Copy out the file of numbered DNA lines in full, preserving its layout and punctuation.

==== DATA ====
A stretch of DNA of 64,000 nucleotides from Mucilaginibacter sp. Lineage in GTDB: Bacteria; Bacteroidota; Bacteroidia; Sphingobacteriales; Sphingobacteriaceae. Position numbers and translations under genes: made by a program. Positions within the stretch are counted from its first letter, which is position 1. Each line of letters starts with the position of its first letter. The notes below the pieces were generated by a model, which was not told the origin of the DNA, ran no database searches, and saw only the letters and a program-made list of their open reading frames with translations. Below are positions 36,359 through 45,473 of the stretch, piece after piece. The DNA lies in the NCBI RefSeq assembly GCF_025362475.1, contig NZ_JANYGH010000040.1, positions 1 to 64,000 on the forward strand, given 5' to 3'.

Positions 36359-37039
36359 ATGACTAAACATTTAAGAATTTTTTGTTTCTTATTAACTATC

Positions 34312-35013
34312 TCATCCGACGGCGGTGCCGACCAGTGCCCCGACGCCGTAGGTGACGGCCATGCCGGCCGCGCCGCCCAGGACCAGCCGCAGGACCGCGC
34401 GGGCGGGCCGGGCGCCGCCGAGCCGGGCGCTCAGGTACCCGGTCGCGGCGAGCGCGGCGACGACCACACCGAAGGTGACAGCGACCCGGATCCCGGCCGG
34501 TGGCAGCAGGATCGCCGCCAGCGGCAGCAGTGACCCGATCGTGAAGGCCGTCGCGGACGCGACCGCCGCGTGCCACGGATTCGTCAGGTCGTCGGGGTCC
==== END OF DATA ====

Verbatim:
A stretch of DNA of 64,000 nucleotides from Mucilaginibacter sp. Lineage in GTDB: Bacteria; Bacteroidota; Bacteroidia; Sphingobacteriales; Sphingobacteriaceae. Position numbers and translations under genes: made by a program. Positions within the stretch are counted from its first letter, which is position 1. Each line of letters starts with the position of its first letter. The notes below the pieces were generated by a model, which was not told the origin of the DNA, ran no database searches, and saw only the letters and a program-made list of their open reading frames with translations. Below are positions 36,359 through 45,473 of the stretch, piece after piece. The DNA lies in the NCBI RefSeq assembly GCF_025362475.1, contig NZ_JANYGH010000040.1, positions 1 to 64,000 on the forward strand, given 5' to 3'.

Positions 36359-37039
36359 ATGACTAAACATTTAAGAATTTTTTGTTTCTTATTAACTATC

Positions 34312-35013
34312 TCATCCGACGGCGGTGCCGACCAGTGCCCCGACGCCGTAGGTGACGGCCATGCCGGCCGCGCCGCCCAGGACCAGCCGCAGGACCGCGC
34401 GGGCGGGCCGGGCGCCGCCGAGCCGGGCGCTCAGGTACCCGGTCGCGGCGAGCGCGGCGACGACCACACCGAAGGTGACAGCGACCCGGATCCCGGCCGG
34501 TGGCAGCAGGATCGCCGCCAGCGGCAGCAGTGACCCGATCGTGAAGGCCGTCGCGGACGCGACCGCCGCGTGCCACGGATTCGTCAGGTCGTCGGGGTCC